“I think Conor’s going to come in very motivated — bigger and stronger — but he’s not going to be able to hurt Nate,” former UFC welterweight champion Pat Miletich said in an interview on Submission Radio last week.

“Look, I’m training for a 100-mile run in two-miles altitude. The Diaz brothers do stuff like that on a regular basis. You cannot get them tired, you cannot hurt them. What can Conor McGregor do to Nate Diaz that doing a 50-mile or 75-mile run can’t do to him?

“There’s something different that happens mentally and I’m learning that now. Training for a fight and getting in a cage is honestly — now when I look back on things — kind of a joke.”

Nate Diaz after defeating Conor McGregor Source: Raymond Spencer/INPHO

It’s likely that McGregor’s team have advised him not to pursue a stoppage too enthusiastically again, which contributed to his downfall in March. That may require a significant psychological adjustment for a man whose career has revolved around the theory that fighters aren’t paid overtime. Only once in 22 professional fights has McGregor seen beyond the second round, with 13 of his 19 victories coming in the first.

Appearances can be deceiving when it comes to Nate Diaz. Substantial scar tissue contributes to his emergence from many fights as a bloody mess, but behind the eyes he’s much harder to break down. Diaz looked battered and bruised when he gained the upper hand in the second round of his victory against McGregor.

Resisting the temptation to go in for the kill in similar circumstances may well be a challenge for McGregor, particularly in the context of the fracas at Wednesday’s press conference, which left McGregor furious. Slow and steady.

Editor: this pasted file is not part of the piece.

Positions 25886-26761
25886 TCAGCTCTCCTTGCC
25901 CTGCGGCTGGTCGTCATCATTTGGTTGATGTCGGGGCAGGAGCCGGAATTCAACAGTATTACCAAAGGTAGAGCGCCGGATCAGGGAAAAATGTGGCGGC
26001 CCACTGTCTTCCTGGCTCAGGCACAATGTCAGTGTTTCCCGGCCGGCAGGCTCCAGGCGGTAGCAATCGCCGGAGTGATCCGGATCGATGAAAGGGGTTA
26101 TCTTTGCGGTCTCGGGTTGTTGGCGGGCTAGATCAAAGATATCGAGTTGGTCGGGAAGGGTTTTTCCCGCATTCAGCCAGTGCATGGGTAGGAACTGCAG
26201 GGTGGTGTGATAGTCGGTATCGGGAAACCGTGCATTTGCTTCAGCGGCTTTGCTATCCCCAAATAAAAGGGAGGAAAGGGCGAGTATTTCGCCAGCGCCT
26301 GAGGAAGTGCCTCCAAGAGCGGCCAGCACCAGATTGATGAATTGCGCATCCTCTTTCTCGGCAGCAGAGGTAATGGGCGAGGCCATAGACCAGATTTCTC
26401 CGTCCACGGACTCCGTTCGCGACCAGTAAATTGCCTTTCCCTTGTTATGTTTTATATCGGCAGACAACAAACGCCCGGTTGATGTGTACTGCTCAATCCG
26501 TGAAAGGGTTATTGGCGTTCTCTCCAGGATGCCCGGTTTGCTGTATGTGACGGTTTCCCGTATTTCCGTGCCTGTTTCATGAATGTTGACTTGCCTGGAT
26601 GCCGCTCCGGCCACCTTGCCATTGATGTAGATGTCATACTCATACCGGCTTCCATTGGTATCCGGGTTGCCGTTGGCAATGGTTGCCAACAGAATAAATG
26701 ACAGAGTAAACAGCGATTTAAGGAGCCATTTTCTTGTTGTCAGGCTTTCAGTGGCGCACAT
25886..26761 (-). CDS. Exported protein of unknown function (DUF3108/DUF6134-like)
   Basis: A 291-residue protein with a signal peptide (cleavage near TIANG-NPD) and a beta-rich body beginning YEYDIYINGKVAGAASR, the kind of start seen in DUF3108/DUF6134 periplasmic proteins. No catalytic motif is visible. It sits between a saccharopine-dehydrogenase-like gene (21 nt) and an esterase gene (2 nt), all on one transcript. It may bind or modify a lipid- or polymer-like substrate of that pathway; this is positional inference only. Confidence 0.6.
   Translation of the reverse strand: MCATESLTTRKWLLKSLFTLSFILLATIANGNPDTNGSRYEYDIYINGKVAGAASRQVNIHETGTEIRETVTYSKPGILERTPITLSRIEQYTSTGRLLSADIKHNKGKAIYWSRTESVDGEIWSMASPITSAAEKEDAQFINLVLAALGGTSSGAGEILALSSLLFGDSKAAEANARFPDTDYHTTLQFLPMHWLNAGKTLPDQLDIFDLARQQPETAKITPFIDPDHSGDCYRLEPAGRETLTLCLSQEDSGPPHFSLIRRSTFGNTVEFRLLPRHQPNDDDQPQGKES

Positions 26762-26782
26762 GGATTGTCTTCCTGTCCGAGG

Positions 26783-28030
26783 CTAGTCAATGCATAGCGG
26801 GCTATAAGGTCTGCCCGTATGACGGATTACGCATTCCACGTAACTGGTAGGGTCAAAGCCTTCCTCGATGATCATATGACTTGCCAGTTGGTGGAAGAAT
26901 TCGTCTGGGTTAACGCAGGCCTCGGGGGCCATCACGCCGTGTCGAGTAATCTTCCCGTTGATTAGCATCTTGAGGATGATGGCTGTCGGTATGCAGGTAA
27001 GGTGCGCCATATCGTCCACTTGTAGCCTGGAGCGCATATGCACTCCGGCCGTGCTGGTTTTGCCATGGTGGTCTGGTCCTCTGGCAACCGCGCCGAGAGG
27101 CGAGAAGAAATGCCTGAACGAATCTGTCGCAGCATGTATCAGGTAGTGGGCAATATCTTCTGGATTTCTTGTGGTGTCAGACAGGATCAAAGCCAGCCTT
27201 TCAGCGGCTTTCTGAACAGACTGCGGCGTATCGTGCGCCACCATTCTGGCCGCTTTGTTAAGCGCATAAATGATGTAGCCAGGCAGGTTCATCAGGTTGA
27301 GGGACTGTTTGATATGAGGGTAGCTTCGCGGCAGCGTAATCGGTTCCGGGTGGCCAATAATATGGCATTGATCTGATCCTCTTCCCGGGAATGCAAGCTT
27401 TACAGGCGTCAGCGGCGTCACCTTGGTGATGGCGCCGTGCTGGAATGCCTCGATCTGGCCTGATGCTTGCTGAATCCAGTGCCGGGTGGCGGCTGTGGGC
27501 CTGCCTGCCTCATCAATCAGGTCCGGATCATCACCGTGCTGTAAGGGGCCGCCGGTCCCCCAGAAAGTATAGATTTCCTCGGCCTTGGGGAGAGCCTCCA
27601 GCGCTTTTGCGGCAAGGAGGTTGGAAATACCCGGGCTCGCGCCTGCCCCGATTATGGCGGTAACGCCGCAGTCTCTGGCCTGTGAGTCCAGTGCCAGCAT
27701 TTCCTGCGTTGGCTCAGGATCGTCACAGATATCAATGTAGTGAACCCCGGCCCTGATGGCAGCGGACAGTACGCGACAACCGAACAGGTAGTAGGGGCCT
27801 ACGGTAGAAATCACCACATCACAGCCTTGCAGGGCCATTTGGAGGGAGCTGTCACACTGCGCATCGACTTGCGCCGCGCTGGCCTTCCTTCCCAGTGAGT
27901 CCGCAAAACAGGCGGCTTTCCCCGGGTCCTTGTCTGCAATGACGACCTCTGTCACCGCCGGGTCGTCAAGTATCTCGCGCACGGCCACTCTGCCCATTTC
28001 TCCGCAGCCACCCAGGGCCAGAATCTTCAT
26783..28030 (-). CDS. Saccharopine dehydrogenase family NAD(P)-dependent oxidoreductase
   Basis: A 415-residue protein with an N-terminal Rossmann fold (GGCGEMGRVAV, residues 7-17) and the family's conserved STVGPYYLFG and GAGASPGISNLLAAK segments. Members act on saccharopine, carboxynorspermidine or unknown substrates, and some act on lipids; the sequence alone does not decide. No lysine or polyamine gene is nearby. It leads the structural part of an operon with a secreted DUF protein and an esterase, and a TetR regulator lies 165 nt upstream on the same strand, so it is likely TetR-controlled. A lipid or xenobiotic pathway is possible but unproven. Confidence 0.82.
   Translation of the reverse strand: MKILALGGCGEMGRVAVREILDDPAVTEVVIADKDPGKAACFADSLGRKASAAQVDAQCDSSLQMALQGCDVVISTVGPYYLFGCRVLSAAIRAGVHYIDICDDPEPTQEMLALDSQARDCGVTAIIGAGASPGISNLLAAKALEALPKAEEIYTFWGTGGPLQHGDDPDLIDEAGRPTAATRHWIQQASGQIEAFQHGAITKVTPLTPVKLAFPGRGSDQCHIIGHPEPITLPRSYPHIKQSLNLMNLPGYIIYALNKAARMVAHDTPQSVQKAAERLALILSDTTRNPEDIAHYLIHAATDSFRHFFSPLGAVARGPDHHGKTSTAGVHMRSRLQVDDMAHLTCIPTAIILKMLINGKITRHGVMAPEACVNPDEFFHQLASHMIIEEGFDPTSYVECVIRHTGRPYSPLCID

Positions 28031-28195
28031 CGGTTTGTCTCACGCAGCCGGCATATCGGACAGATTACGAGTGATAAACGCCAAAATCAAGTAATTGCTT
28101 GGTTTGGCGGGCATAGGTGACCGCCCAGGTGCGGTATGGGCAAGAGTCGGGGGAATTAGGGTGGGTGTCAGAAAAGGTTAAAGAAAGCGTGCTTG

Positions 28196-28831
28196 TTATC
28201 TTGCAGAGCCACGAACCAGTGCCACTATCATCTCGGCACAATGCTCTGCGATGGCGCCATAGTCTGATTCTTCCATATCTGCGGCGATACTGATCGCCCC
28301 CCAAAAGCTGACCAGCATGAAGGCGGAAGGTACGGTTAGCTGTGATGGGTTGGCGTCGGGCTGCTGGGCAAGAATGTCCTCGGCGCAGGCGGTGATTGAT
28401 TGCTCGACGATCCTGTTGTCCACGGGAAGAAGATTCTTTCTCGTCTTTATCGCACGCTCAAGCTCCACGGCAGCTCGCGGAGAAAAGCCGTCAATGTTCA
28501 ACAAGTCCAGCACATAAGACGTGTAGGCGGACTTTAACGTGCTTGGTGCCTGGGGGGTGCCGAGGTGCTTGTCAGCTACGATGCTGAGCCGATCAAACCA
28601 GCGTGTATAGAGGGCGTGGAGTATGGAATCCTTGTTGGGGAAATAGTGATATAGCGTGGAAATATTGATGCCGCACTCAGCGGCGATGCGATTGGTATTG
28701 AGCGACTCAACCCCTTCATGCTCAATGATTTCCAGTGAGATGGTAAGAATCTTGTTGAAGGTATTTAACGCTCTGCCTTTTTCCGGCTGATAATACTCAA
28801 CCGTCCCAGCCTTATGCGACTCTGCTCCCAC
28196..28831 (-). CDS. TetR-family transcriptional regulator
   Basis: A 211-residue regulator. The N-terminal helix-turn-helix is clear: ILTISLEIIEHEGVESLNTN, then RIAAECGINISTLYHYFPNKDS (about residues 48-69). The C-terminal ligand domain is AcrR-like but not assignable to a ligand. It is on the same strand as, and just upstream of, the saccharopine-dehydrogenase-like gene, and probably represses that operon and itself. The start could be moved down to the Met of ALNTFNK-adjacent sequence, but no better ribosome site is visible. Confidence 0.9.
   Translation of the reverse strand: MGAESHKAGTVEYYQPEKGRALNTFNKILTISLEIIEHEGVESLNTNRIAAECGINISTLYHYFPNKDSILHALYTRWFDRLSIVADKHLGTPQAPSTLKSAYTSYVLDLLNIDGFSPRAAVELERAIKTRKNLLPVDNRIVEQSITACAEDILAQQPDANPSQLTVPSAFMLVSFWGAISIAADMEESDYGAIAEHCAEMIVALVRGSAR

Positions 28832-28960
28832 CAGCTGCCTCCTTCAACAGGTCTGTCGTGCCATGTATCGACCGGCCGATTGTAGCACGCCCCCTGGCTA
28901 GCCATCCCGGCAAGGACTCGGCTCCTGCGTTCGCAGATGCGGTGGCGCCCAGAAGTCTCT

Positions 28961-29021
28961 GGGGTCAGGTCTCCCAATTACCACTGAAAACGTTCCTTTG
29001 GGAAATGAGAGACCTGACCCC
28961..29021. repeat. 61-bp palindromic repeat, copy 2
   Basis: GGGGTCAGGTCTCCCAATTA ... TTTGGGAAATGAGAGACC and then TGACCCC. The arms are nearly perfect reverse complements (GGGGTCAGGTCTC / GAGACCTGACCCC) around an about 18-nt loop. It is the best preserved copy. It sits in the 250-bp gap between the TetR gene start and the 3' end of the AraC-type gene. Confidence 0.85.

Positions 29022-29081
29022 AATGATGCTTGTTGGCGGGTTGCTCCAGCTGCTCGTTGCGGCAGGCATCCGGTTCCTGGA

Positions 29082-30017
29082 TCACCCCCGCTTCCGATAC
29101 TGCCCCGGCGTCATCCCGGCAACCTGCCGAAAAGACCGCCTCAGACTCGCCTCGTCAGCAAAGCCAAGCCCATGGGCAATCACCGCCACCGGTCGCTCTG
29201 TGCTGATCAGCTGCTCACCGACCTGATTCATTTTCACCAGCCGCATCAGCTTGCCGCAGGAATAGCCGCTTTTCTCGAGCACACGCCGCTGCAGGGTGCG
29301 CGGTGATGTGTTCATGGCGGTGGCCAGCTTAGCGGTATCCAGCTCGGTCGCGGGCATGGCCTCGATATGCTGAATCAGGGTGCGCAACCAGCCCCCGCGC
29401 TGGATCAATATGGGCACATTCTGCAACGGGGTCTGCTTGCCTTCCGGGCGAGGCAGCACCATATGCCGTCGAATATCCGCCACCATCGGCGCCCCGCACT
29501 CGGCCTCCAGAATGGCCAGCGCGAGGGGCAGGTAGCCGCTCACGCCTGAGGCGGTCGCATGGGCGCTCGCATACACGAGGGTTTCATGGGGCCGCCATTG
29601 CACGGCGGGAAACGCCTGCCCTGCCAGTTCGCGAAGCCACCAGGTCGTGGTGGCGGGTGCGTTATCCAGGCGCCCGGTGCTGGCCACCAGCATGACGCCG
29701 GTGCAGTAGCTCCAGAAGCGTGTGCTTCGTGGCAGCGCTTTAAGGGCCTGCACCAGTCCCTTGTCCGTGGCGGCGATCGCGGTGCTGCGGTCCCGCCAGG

“Patience will be essential for Conor in this fight,” wrote John Kavanagh in his most recent The42 column. “I’m veering towards a fourth-round finish in his favour, following an opening three rounds which I expect him to dominate in the same manner he did in the first frame of the previous fight.

“I’ve been asked if I’m concerned about that dominance potentially tempting him to go after the finish a little too eagerly again, but I’m not. Maybe I would be if I hadn’t seen how focused and keen he is to right the wrongs from the last fight.”

Nate Diaz in action against Conor McGregor Source: Raymond Spencer/INPHO

Diaz’s reach advantage eventually paid dividends last time out, so McGregor now knows that one area which will require improvement on this occasion is his footwork. Get in, connect and get out before his opponent can counter — as opposed to his previous policy of get in and stand flat-footed, which made him susceptible to the return fire which ultimately engineered the turning point.